Researchers say rule out depression, anxiety, unemployment and other stresses before blaming cognitive impairment for everyday difficulties

Michael Carter
Published: 19 June 2017

One in five people living with HIV in a European study reported a decline in everyday functioning as a result of cognitive problems such as memory loss, difficulties in solving problems, poor concentration or reduced attention span, researchers from the CIPHER study group report in the Journal of Acquired Immune Deficiency Syndromes.

But, researchers say, people who reported these problems were also more likely to have comorbid conditions, to be depressed or anxious, to be unemployed and experiencing difficulties in affording basic needs, and ought to be assessed for these problems first before concluding that the underlying problem is a physical decline in cognitive function.

“All our observed associations may have multiple explanations, and causality could be in either direction,” comment the authors. “These results imply that patients who report symptoms of cognitive impairment, or declining everyday function, should be assessed for depression, anxiety, concomitant medical conditions and financial difficulties. Failure to recognise these important elements of patients’ lived experiences risks diagnostic delay, failure to address important needs, unnecessary investigations and further anxiety.”

Previous research has detected a high prevalence of cognitive impairment in people with HIV. In many cases, this is so mild that it has no impact on daily function.

A standard test used to diagnose progression from asymptomatic to mild neurocognitive impairment is an assessment of self-reported difficulties with activities of daily living (ADLs). The standard test includes an assessment of 16 separate activities. Progression is defined as declines in two or more ADLs attributed by the individual to cognitive difficulties.

Investigators from the European CIPHER study wanted to assess the validity of this assessment and to determine the factors associated with declines in ADLs and symptoms of cognitive impairment in a cohort of 448 adults recruited between 2011 and 2013.

The participants completed a series of computerised and pen-and-paper tests and questionnaires. Self-reported information was collected on employment, income, educational attainment and substance use. The investigators also collected clinical data from the patients’ notes.

The participants were overwhelmingly white (87%), male (84%) with a mean age of 46 years. The majority (89%) were taking antiretroviral therapy, with 81% having an undetectable viral load. Median CD4 cell count was 550 cells/mm3 and the average duration of diagnosed HIV infection was ten years.

Self-reported decline in two or more ADLs was present in 31% of people, of which 21% attributed their decline to cognitive problems. The most commonly reported difficulties were experienced in social activities, work, housekeeping and reading or watching television.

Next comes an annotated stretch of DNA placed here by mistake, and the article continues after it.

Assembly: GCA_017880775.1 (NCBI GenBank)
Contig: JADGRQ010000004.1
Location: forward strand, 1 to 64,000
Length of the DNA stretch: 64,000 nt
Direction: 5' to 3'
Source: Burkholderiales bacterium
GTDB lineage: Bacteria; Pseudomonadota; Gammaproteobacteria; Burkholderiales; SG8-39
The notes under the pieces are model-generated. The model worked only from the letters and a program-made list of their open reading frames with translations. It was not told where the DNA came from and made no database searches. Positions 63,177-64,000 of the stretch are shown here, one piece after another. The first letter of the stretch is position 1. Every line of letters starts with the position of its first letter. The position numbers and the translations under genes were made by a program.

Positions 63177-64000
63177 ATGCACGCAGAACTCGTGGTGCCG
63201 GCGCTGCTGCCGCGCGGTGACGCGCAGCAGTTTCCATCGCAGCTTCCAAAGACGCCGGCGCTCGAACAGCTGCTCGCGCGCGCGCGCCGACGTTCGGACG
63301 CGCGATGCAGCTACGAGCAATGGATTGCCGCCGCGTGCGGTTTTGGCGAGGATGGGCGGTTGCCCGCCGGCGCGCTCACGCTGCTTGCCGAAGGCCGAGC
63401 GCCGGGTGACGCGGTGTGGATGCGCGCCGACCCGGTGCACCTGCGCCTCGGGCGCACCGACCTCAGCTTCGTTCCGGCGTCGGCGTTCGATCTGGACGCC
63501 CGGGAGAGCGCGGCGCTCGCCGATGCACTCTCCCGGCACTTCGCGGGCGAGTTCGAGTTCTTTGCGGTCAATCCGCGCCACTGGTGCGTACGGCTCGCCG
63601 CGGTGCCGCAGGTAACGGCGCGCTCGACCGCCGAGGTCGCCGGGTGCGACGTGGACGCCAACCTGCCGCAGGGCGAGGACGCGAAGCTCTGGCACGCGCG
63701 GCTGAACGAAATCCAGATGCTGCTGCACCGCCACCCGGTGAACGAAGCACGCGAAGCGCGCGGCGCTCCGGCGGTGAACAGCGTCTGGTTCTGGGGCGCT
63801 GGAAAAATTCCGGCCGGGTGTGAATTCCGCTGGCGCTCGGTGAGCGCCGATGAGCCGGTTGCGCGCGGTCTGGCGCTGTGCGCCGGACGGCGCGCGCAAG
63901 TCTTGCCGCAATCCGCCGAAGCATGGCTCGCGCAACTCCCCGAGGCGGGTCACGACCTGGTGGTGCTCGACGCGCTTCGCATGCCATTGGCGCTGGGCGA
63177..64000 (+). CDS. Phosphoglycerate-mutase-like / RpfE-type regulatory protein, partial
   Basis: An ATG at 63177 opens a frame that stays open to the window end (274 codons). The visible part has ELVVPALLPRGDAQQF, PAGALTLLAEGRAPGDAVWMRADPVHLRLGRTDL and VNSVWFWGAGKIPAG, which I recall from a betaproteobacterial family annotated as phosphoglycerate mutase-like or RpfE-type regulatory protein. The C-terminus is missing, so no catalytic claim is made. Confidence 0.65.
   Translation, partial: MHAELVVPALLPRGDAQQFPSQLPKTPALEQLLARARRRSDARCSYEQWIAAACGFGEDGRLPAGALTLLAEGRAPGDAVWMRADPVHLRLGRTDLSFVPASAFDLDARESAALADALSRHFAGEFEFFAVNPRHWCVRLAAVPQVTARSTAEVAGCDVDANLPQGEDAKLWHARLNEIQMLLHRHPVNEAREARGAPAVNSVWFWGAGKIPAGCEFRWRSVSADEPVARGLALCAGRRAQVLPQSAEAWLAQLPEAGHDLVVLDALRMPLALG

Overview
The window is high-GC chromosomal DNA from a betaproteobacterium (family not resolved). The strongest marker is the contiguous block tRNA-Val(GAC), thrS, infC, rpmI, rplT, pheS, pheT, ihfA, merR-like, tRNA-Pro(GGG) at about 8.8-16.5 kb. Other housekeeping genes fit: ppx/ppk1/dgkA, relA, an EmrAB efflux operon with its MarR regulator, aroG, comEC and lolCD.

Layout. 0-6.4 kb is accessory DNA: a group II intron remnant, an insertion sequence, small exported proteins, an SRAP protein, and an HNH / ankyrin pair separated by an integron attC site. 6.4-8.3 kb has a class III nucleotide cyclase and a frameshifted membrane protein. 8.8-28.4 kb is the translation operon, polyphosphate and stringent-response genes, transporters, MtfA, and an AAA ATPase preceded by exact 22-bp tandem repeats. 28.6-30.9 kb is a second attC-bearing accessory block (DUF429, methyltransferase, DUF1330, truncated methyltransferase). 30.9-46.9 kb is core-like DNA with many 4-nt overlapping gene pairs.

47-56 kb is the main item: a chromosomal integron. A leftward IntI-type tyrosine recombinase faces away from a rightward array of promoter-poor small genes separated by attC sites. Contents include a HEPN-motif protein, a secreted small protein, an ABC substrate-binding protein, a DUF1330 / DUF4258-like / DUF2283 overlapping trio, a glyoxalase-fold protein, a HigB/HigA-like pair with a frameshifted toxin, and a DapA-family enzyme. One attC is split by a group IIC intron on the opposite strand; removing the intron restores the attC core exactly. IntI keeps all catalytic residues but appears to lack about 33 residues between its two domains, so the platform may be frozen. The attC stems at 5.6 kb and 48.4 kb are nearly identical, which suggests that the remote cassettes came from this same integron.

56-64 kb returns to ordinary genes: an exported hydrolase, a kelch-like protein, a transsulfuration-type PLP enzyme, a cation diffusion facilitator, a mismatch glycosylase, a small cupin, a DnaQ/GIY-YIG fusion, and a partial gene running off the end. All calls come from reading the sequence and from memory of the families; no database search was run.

A number of factors were associated with a self-reported decline in ADLs attributed to cognitive impairment. Models adjusted for age, sex, ethnicity, education and study site showed a significant association between decline in ADLs and poorer speed/reaction time and attention and working memory – all key measurements of cognitive impairment. Other factors included difficulty affording basic needs, being unable to work or unemployed, depression, anxiety and being diagnosed with HIV for at least five years.

The investigators also found that several factors were associated with self-reported symptoms of cognitive impairment. These included poorer performance in tests used to assess cognitive impairment, including impaired speed/reaction time, attention/working memory, verbal memory and verbal fluency. Other significant factors included lower levels of educational attainment, co-morbidities, poverty, being out of work, anxiety, depression and ten or more years since HIV diagnosis.

“The relationship between cognitive impairment, low mood and functional decline are complex and multidirectional,” write the researchers.

The tests used to assess declines in ADLs and cognitive impairment did not have levels of accuracy that would be acceptable for diagnostic purposes. The ADL assessment had a sensitivity of 40% and a specificity of 78%, with the measurements of cognitive impairment having a sensitivity of 48% and specificity of 69%. This finding implies that only half of the true cases of cognitive impairment would be diagnosed and that almost one-third of people would be incorrectly classed as having cognitive impairment.

The researchers concluded that other research groups and physicians need to be careful in their use of tests of everyday functioning, and in particular, to pay attention to depression as a reason for any changes. They point out that a previous study of the same population by their group found that poor scores on tests of cognitive impairment, especially those measuring speed of recall or decision-making, were associated with severe depressive symptoms. They suggest that further work is needed to shed light on this association, and in particular, to test whether interventions to improve mood and anxiety have the effect of improving scores on cognitive tests – and peoples' perceptions of their memory and other cognitive functions.

Reference

Laverick R et al. Self-reported difficulties with everyday function, cognitive symptoms and cognitive function in people with HIV. J Acquir Immune Defic Syndr, online edition. DOI: 10.1097/QAI.0000000000001468 (2017).

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